Thirty years ago, on the night of December 2, 1984, an accident at the Union Carbide pesticide plant in Bhopal, India, released at least 30 tons of a highly toxic gas called methyl isocyanate, as well as a number of other poisonous gases. The pesticide plant was surrounded by shanty towns, leading to more than 600,000 people being exposed to the deadly gas cloud that night. The gases stayed low to the ground, causing victims throats and eyes to burn, inducing nausea, and many deaths. Estimates of the death toll vary from as few as 3,800 to as many as 16,000, but government figures now refer to an estimate of 15,000 killed over the years. Toxic material remains, and 30 years later, many of those who were exposed to the gas have given birth to physically and mentally disabled children. For decades, survivors have been fighting to have the site cleaned up, but they say the efforts were slowed when Michigan-based Dow Chemical took over Union Carbide in 2001. Human rights groups say that thousands of tons of hazardous waste remain buried underground, and the government has conceded the area is contaminated. There has, however, been no long-term epidemiological research which conclusively proves that birth defects are directly related to the drinking of the contaminated water.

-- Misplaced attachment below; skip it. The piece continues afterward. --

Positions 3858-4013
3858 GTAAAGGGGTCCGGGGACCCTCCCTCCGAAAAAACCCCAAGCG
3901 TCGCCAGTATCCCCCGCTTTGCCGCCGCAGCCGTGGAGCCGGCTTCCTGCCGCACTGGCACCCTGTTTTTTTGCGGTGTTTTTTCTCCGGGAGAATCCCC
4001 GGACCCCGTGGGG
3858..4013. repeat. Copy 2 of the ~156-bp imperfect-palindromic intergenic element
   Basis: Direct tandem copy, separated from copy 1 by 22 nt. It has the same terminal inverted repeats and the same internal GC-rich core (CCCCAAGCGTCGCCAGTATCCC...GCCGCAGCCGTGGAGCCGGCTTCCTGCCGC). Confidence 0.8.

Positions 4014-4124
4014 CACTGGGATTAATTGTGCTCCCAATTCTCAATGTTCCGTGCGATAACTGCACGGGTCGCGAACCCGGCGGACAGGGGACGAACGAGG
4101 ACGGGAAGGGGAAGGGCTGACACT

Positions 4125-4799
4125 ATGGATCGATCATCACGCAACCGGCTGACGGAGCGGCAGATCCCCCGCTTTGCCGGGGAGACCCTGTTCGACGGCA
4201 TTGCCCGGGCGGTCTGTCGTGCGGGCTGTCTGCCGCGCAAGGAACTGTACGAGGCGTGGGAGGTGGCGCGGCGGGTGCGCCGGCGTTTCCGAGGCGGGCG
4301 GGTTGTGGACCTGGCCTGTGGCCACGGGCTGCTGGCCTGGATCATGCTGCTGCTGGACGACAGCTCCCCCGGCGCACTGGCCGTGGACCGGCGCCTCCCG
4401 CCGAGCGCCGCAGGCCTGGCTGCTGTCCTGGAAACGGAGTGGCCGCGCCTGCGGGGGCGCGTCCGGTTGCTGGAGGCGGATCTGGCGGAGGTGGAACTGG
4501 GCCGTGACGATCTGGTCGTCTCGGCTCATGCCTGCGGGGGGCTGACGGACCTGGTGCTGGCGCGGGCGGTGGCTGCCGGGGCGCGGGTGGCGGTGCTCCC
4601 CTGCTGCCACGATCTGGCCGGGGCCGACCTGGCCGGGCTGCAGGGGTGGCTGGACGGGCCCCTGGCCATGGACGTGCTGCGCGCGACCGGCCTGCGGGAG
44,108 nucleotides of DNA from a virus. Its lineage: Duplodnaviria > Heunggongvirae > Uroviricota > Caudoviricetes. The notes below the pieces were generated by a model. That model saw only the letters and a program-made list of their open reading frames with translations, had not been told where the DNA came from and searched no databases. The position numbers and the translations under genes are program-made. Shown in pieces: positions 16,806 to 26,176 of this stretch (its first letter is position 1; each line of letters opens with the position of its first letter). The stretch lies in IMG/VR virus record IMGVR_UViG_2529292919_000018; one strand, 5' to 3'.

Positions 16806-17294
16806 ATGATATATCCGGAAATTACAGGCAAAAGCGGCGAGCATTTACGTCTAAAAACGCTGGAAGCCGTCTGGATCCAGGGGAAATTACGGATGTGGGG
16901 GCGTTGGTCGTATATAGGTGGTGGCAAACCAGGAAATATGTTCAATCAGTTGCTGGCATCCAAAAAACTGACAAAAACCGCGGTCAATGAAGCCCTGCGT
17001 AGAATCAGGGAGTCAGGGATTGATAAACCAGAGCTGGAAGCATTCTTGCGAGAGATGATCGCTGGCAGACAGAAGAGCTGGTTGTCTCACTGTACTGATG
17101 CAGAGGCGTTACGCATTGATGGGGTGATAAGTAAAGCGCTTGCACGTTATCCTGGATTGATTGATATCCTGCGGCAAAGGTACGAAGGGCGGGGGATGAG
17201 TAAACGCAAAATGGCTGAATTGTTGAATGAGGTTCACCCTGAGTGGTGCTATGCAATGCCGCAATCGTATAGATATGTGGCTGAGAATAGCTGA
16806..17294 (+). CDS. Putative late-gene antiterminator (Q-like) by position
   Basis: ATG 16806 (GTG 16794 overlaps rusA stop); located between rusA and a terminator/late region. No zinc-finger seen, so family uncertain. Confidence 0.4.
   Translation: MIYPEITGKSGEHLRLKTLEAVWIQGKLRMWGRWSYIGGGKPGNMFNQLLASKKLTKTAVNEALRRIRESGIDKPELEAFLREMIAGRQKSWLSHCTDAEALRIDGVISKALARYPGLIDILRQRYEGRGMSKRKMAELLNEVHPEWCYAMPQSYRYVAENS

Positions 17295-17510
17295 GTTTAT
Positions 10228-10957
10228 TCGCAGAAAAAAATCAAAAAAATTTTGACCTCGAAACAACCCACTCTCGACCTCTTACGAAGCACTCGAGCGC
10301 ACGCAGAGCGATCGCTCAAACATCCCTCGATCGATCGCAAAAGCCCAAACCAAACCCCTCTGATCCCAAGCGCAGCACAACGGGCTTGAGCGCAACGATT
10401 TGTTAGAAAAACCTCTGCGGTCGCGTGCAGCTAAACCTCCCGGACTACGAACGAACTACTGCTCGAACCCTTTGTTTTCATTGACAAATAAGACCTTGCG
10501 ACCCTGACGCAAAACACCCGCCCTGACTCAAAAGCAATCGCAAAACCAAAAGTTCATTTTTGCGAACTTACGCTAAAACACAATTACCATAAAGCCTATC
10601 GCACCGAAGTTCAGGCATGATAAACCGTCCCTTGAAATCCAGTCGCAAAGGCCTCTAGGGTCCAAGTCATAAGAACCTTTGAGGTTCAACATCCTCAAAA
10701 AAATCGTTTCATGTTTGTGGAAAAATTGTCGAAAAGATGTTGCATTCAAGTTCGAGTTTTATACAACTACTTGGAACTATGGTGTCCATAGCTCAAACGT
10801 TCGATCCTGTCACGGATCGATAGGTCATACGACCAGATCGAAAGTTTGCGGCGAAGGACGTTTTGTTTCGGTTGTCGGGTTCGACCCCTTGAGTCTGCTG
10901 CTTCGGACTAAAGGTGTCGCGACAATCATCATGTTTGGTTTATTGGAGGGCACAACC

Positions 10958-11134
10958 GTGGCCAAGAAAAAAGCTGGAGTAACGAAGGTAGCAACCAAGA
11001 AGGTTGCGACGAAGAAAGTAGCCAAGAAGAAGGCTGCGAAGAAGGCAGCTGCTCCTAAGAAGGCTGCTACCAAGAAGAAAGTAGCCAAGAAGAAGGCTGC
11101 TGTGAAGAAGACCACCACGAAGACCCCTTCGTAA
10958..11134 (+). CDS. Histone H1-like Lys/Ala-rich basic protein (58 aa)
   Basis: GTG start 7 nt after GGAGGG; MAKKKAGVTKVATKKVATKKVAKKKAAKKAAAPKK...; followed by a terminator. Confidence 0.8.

A worker cleans dust as he displays a panel of photographs of some of the thousands of people who died in the 1984 Bhopal gas disaster at the forensic department of Gandhi Medical college in Bhopal on June 8, 2010.
(AP Photo/Prakash Hatvalne) #
To me, the pictures of the children born with birth defects are the most troubling, and that applies even if the birth defects can't be tied to the disaster.